“Come with me when you’re done here,” Steve said, “I’ll tell you a story.”

The kid looked like he was going to refuse, but Steve had been in his place before. When he was fifteen and wandering the streets, playing for dimes and quarters and hoping he could find a safe place to sleep without having to fight to keep his guitar, the only thing left of his old life, and knowing he’d have to fight anyway. This kid didn’t look so homeless, but right now he looked exactly as lost as Steve had been when Anna had found him. When she had heard him play, and promised him a story that would explain it all.

“Fine,” said the boy suddenly, “Fine. I’ll go with you and you can tell me a story. But that’s it. No promises from me.”

“Ain’t asked you for any yet,” said Steve.

“The name’s Stephen. Stephen Maclean,” said the kid.

“How about that,” said the Texan named Steve, and wondered if it was a sign.

That’s all for now, as I work with an agent to find a publisher for the book and the proposed series. Subscribe to the blog to keep track of what’s happening with the project!

(Please feel free to post your responses to the story here: thoughts, speculation, whatever strikes you, good or bad.)

New to Kitty and Cadaver? Find out about the project in About Kitty and Cadaver or start from chapter one at Read the Book.

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Kitty and Cadaver: Not the Zombie Apocalypse – Chapter 3; Part 1

by Narrelle M Harris

Chapter One: Pt 1 | Pt 2 | Pt 3
Chapter Two: Pt 1| Pt 2

Despite its desperately humble origins, the evening meal was well received. At least, nobody actively complained and nobody was sick later. With Yuka’s history of sourcing meals, this was considered a terrific success.

After the meal, Yuka laid her damaged sticks on the table. “I need new ones,” she said.

Sal brushed a finger over the abrasions on the tips and gave her a questioning look.

Yuka shrugged. “Last century’s dead under the market were waking. Something older too, annoyed at the disturbance. I sent them all back to sleep.” At Sal’s raised eyebrow, Yuka scowled. “If I thought it was serious, I would have got you. It’s not a problem. I just need more sticks.”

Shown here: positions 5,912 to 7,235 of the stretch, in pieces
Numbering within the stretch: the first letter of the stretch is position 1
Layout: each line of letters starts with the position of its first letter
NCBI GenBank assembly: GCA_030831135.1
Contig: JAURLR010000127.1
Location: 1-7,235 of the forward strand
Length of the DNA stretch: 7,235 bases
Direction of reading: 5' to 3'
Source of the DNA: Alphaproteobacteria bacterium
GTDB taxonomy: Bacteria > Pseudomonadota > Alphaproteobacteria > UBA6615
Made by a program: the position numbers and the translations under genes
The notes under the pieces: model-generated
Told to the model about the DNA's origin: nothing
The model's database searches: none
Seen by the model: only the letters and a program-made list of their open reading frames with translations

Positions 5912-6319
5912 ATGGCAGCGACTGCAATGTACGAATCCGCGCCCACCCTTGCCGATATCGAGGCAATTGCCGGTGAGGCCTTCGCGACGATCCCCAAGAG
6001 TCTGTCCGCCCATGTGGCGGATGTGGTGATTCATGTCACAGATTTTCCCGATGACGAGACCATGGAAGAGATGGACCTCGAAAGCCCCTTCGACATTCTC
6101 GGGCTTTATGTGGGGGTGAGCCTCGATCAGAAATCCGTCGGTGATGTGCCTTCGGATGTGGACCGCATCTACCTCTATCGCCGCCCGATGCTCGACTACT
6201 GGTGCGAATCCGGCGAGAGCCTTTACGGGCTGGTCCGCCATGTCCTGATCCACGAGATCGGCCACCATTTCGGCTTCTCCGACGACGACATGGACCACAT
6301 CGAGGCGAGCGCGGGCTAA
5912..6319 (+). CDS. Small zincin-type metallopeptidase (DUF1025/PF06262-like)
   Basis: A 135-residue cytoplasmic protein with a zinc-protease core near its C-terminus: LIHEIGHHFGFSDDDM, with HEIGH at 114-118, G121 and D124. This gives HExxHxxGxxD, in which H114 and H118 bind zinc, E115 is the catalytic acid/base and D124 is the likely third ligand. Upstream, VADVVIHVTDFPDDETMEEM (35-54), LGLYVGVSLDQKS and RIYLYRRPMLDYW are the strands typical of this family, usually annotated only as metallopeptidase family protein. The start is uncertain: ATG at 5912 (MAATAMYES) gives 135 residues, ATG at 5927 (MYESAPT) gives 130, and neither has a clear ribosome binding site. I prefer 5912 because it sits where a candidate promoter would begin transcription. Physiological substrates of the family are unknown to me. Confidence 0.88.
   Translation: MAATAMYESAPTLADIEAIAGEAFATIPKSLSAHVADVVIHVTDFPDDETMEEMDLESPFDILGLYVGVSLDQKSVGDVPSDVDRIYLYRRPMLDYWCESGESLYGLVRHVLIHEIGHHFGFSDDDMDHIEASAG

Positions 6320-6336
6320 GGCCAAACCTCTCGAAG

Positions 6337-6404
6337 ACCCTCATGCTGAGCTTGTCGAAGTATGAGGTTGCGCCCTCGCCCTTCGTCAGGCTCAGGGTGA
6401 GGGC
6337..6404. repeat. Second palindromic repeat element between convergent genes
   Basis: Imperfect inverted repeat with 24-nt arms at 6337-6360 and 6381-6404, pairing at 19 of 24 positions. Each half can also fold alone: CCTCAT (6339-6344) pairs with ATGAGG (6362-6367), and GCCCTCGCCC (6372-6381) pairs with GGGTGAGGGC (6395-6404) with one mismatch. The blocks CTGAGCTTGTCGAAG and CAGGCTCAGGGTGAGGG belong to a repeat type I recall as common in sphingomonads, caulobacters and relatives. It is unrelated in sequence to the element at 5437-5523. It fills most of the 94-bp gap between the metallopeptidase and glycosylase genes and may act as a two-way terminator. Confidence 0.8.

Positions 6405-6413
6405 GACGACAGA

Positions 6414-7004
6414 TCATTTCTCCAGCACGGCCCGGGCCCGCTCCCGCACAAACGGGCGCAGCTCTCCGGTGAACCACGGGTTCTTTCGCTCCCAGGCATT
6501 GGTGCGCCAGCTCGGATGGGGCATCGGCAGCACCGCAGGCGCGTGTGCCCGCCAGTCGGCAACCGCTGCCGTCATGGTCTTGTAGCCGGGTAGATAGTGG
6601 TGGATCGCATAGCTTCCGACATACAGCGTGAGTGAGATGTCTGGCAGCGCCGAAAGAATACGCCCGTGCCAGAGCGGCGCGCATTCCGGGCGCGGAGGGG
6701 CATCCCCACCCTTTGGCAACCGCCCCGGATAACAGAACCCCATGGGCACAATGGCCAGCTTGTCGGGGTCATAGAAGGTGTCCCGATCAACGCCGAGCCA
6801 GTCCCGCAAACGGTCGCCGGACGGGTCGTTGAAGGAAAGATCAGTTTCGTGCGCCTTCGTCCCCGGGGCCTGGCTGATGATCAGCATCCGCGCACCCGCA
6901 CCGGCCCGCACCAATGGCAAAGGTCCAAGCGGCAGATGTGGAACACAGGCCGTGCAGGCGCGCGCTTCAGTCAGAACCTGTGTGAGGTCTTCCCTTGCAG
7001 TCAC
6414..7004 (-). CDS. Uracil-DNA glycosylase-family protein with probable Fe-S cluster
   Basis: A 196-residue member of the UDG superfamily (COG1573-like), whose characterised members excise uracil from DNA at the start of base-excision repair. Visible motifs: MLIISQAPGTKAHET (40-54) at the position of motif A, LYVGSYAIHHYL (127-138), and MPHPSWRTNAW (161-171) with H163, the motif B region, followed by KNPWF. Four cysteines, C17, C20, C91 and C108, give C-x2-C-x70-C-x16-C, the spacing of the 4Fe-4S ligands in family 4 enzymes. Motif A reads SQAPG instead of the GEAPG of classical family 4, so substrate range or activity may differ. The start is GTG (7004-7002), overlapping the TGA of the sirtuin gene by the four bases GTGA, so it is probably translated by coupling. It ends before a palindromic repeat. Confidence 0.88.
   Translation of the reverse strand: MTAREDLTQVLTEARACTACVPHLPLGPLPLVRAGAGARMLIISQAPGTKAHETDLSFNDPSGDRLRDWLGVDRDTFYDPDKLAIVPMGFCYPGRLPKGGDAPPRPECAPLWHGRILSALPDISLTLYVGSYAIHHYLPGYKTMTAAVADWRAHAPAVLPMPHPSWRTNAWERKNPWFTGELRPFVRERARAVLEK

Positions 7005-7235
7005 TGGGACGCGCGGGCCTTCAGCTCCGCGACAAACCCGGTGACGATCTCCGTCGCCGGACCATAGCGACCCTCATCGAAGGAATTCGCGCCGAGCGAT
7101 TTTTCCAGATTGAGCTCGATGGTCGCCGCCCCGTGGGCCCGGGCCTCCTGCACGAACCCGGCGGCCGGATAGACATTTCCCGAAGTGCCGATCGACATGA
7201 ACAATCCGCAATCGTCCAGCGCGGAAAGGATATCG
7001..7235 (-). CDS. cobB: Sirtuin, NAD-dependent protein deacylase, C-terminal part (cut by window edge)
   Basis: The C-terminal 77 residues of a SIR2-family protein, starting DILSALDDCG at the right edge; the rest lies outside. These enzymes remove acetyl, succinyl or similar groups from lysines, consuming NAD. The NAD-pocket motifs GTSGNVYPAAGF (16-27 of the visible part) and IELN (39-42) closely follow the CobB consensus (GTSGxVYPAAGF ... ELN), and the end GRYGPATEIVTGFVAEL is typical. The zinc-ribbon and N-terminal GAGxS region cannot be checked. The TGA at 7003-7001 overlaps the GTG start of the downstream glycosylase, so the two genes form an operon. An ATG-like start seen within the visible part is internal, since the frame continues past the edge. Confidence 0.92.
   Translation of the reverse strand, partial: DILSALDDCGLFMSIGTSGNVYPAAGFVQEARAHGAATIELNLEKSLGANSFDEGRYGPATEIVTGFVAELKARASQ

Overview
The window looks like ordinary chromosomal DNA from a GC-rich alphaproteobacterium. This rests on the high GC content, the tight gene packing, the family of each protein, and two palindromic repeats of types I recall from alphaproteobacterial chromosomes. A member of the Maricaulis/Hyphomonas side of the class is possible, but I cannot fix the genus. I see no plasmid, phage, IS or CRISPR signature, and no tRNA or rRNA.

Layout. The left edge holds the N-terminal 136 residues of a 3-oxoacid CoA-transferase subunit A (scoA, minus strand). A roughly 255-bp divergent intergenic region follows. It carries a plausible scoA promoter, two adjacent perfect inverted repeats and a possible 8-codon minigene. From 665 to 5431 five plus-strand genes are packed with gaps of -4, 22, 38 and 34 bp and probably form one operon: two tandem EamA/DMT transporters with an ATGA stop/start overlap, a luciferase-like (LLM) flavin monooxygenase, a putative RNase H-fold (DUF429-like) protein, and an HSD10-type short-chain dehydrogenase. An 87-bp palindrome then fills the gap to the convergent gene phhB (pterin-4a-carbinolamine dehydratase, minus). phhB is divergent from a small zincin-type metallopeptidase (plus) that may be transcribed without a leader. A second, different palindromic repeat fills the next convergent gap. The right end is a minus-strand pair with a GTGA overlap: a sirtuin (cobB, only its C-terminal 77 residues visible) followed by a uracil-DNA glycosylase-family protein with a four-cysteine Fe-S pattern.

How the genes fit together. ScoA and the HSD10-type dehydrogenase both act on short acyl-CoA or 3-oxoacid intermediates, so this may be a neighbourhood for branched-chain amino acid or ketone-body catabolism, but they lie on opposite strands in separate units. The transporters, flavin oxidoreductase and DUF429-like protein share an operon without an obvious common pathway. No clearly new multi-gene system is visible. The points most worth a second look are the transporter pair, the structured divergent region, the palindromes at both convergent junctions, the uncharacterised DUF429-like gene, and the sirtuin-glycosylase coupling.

Sal frowned, but before he could disagree with Yuka, Steve leaned back in his chair, hands behind his head, and drawled. “Sure thing, Yuka.” He nodded at Sal. “You know what those old burial places are like. Folks shift a few bones, build a car park or a shopping centre right over the rest and think that’s it. They don’t hear the dead turning in their graves.”

“It’s not funny,” said Sal darkly.

“Naw, ain’t funny,” Steve agreed, “Ain’t nothing too serious either. Some bones are just bones remembering flesh for a space. No evil in it. Just hush ‘em down, like Yuka said, and it’s fine. You know it, Sal. You’re just on edge. Let it be.”

Sal closed his eyes. “I can’t be the only one on edge, Steve. How can you…?” His throat closed up before he could finish the accusation.

Steve leaned forward, dropping his hand over Sal’s fingers, splayed on the tabletop. “I’ve been with this band since before Alex and Kurt. I’ve seen people I love die. I’ve seen ‘em be eaten by the dark, and by monsters, and you know I’m not being merely poetical when I say that. But I keep going because if I give up, I watched people I love die for nothing.”

Sal’s chest rose and fell in a shuddering sigh, and he nodded. “I know,” he said, “I’m trying.”

“I know you are. Just… try to breathe. The world’s full of restless things, but it don’t mean they’re all trying to eat us. Let’s just get our heads around the new gig, sort out our rehearsal schedule. Tomorrow, we’ll get Yuka’s sticks and we’ll start looking for new talent.”

Not replacement talent. Never replacements.  Whoever they found to join them – if anyone – it would change the band and make them something new. That was how this worked, whether they liked it or not.

After the meal, Steve drafted a potential set list and a rehearsal schedule.

Laszlo sat, cradling the violin Steve had handed to him that afternoon, listening to Steve, Sal and Yuka play and sing through the set selection. He’d spent hours polishing and tuning the instrument, and played a few notes on it, wondering what he’d done to be worthy of it.

It was old, the ‘fiddle’ that Steve had retrieved from the trunk. Very old, with an elaborate carving on its back, of birds and vines. Whoever had made it – and it wasn’t a Micheli or Amati or any of the other early known luthiers – had been a genius with both wood and music. The violin was beautifully balanced and modulated. Laszlo had been lucky enough to hold and play a Stradivarius in his time, an exquisite instrument. This old, faded, battered, beautiful thing was ten times the instrument that Stradivarius had been.

Well, for a start, it was unlikely the Stradivarius had ever been used to sing the walls down on a nest of killers; to make harmonies while the band, fighting for their lives, sang up the roots of trees, and sang down branches, and taught the plants themselves to stake vampires.

Laszlo ran his finger gently over the fretboard, and wondered if the violin knew it had been used to help kill Alex Torni and Kurt Stefan: two men who had loved each other as fiercely as they had loved their now orphaned daughter; as much as they had loved their mission and their band. Their not-famous yet somehow infamous band.